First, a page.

Sudan sets deadline with rebels

January 25, 2010 12:00 am

, DOHA, Jan 25 – Negotiations between the Sudanese government and Darfur rebel groups must be completed within two months, ahead of Sudan\’s presidential and legislative elections, a senior official has said.

"Some groups are demanding more time. We have told mediators that time is running out and that negotiations must not exceed the third week of March," Sudan\’s Minister of Culture Amin Hassan Omar said in Doha late Sunday.

"Talks do not require a month or two as outstanding issues are simple. If parties have the political resolve it won\’t take more than two weeks as we have discussed everything and what remains is to take decisions," he said.

Sudanese government officials and rebel groups present in Doha have not been yet involved in direct talks, Omar told reporters in the Qatari capital.

Instead consultations are being held with mediators from the United Nations, African Union and the host nation, he added.

Omar, a member of the official government delegation, said Sudan is prepared to talk with any of the four rebel groups that is ready for negotiations.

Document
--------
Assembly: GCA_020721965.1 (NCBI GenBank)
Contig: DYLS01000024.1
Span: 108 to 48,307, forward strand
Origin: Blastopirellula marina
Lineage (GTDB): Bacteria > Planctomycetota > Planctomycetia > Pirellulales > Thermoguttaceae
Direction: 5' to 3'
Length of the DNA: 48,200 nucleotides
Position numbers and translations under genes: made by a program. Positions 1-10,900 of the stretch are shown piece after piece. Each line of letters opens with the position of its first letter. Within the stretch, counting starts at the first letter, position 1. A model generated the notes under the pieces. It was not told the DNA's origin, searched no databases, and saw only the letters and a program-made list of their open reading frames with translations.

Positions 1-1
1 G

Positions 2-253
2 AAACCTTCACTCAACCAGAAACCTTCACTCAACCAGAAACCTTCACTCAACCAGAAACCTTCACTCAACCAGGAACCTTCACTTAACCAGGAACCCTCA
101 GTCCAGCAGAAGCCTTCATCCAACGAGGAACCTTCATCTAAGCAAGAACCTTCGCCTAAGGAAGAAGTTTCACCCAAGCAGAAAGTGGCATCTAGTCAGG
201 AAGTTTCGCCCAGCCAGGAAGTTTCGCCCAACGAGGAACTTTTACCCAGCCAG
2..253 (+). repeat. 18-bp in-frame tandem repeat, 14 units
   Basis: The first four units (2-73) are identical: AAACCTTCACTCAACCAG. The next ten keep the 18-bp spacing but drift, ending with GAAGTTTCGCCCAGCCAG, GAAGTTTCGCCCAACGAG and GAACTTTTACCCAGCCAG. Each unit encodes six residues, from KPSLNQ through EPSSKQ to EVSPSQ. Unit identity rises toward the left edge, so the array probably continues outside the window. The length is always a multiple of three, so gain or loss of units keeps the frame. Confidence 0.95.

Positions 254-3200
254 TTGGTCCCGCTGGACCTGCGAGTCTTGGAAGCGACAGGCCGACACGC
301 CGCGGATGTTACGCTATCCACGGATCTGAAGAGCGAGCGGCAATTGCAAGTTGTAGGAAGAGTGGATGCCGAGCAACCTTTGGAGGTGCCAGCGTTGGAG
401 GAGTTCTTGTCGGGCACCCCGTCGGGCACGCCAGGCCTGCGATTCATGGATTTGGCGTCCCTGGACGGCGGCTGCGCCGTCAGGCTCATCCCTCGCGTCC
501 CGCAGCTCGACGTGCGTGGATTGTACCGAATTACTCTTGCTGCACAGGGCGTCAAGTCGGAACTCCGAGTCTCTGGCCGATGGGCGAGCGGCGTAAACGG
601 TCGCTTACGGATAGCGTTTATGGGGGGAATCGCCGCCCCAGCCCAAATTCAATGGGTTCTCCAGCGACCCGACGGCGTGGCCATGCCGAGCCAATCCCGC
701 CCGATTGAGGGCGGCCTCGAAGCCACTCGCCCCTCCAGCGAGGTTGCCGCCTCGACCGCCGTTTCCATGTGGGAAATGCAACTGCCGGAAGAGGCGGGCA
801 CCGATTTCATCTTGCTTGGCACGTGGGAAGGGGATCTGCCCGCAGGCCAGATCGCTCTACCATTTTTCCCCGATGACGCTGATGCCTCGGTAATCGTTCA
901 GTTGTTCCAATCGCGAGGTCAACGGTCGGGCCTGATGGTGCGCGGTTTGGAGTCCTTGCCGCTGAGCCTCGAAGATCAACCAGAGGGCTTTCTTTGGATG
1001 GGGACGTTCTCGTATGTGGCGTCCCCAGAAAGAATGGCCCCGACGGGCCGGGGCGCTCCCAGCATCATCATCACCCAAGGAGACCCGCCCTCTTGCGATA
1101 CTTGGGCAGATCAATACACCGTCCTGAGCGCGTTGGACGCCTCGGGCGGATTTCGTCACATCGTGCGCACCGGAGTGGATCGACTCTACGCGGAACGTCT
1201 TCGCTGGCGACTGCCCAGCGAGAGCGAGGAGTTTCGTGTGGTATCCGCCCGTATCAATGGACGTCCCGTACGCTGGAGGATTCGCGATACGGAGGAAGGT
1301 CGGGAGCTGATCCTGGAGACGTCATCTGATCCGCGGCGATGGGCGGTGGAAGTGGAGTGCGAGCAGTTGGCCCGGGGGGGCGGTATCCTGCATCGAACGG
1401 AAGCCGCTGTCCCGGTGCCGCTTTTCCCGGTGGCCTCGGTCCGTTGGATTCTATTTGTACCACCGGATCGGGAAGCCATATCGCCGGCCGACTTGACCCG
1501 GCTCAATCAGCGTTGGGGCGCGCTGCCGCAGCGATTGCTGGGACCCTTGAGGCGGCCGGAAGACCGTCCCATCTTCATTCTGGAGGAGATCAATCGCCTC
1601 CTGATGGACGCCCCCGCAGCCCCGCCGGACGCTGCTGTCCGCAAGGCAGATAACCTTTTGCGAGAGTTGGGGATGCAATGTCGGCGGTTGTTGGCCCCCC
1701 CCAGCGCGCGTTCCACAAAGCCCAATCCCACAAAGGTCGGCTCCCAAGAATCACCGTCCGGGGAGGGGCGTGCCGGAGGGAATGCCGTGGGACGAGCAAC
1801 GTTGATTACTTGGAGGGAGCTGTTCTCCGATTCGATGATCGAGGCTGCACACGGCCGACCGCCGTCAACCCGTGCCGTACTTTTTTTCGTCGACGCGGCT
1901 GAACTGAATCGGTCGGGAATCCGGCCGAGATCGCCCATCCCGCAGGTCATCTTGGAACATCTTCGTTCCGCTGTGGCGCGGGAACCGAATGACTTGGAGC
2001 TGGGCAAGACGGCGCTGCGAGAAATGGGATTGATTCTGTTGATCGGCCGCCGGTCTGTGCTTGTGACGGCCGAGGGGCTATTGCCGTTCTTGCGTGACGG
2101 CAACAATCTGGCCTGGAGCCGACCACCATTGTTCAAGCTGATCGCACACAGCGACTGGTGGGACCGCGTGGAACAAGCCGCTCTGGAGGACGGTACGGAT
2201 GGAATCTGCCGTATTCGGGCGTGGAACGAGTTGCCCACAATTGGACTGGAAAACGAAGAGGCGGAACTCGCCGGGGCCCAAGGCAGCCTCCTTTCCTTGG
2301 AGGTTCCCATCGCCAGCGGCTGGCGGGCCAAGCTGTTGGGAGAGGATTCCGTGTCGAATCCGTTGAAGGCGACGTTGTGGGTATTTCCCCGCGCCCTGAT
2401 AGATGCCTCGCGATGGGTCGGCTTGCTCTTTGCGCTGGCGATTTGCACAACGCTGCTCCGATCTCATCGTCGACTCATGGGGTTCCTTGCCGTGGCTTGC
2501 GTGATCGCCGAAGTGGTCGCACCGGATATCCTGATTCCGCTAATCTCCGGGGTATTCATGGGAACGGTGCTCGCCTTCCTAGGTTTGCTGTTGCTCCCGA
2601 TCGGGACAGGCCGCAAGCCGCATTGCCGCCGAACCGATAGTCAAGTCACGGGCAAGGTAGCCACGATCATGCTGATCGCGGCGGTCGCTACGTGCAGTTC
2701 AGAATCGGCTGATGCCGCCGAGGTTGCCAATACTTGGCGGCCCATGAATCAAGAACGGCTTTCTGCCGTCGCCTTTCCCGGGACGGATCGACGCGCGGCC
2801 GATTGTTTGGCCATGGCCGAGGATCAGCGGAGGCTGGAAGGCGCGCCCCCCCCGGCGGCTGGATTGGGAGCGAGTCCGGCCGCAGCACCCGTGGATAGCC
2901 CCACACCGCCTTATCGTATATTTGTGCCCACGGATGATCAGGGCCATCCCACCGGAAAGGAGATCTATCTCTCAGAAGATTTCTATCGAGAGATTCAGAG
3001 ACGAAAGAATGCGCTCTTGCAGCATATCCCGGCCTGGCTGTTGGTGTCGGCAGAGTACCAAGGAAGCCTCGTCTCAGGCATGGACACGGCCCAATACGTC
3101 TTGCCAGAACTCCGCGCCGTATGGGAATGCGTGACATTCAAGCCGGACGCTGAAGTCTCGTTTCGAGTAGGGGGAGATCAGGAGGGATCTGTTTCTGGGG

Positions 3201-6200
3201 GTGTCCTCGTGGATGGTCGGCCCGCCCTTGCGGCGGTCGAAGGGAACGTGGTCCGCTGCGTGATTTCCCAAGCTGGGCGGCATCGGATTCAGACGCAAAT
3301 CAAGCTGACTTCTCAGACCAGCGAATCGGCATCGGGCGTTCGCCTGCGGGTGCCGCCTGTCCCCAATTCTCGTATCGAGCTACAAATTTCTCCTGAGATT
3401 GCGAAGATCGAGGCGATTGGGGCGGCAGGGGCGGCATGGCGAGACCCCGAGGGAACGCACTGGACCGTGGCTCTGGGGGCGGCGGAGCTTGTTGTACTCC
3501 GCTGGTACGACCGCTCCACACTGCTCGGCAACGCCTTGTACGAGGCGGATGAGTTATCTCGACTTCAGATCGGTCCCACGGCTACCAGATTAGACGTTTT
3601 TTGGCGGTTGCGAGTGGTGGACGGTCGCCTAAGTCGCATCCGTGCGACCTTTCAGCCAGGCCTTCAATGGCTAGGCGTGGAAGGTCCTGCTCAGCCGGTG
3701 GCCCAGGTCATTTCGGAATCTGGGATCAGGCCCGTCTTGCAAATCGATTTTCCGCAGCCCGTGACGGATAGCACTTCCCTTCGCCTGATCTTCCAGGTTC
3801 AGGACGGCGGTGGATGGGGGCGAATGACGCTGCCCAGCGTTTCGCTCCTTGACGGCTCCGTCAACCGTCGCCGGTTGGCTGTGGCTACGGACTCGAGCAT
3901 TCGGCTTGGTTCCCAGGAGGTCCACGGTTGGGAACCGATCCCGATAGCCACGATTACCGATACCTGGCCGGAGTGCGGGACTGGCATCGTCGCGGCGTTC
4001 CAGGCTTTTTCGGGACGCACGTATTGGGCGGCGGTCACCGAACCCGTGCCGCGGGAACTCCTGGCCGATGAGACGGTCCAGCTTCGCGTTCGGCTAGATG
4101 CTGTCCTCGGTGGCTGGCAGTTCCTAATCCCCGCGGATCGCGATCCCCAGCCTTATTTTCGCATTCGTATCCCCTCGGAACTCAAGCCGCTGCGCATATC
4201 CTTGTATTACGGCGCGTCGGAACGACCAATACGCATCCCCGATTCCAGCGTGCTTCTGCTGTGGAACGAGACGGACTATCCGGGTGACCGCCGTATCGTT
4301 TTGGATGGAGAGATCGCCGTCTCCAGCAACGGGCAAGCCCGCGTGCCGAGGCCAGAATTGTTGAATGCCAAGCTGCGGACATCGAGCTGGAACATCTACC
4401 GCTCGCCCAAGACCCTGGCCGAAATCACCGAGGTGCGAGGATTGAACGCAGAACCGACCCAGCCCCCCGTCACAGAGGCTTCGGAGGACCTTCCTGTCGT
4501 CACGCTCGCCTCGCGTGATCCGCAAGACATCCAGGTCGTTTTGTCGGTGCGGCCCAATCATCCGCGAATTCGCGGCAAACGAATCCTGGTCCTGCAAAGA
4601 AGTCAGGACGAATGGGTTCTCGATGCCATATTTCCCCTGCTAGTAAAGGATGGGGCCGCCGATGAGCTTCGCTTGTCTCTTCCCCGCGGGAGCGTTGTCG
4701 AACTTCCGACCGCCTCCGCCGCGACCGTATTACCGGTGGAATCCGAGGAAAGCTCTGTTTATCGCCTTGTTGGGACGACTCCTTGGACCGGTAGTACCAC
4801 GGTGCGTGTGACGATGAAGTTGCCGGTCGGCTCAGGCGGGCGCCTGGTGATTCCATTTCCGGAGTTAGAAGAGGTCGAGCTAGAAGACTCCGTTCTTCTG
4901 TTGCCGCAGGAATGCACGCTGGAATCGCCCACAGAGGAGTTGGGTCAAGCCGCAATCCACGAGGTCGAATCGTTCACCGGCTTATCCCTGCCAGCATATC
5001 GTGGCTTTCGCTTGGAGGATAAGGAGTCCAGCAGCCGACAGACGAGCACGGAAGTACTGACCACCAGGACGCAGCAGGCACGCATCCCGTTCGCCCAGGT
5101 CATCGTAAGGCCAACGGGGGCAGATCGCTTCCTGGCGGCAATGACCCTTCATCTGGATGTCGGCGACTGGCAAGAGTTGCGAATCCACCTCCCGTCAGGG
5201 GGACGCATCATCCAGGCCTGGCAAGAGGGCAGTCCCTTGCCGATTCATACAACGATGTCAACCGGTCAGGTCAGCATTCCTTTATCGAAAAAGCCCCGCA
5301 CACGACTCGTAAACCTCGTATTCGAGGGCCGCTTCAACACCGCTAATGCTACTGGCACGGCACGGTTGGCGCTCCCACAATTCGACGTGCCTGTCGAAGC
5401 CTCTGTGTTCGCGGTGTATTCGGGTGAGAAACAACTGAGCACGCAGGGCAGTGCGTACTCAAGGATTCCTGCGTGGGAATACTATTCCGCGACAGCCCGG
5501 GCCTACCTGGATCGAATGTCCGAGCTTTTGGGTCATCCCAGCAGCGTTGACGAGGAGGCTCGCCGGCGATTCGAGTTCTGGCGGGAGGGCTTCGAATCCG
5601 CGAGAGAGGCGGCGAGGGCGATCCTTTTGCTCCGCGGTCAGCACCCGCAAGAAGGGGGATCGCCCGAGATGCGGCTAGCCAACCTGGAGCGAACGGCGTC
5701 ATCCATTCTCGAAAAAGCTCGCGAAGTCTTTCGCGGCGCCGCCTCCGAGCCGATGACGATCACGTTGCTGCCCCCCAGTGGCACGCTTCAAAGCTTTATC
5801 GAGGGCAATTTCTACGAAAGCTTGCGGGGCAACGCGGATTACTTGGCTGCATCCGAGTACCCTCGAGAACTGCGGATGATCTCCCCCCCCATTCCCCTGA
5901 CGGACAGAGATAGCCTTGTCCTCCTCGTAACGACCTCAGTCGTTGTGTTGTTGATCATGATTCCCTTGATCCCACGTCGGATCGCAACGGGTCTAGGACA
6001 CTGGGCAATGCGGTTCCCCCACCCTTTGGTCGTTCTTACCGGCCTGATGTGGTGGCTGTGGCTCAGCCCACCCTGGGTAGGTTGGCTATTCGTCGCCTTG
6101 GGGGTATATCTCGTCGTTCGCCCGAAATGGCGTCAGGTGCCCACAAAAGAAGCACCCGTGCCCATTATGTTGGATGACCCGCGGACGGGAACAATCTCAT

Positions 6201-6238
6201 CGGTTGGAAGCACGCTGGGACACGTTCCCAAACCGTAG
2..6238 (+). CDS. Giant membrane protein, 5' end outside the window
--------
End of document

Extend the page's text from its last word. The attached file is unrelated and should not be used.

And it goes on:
Representatives from the Justice and Equality Movement (JEM), the main rebel group, on Saturday held consultations with mediators to resolve "questions of procedure" before direct negotiations.

Darfur rebels had two rounds of talks with Khartoum government officials in Qatar — in February and May 2009.

But other factions have refused to join the talks in Doha and the JEM later said there is no point in taking part if there is no unity among the rebels.

Rebels and government officials were also due to meet in November, but the talks failed to materialise.

The United Nations says up to 300,000 people have died and 2.7 million fled their homes since the ethnic minority rebels in Darfur first rose up against the Arab-dominated Sudan government in February 2003.

Khartoum says 10,000 people have been killed.

Sudan is due to hold a presidential and parliamentary election in April, the first polls in 24 years.


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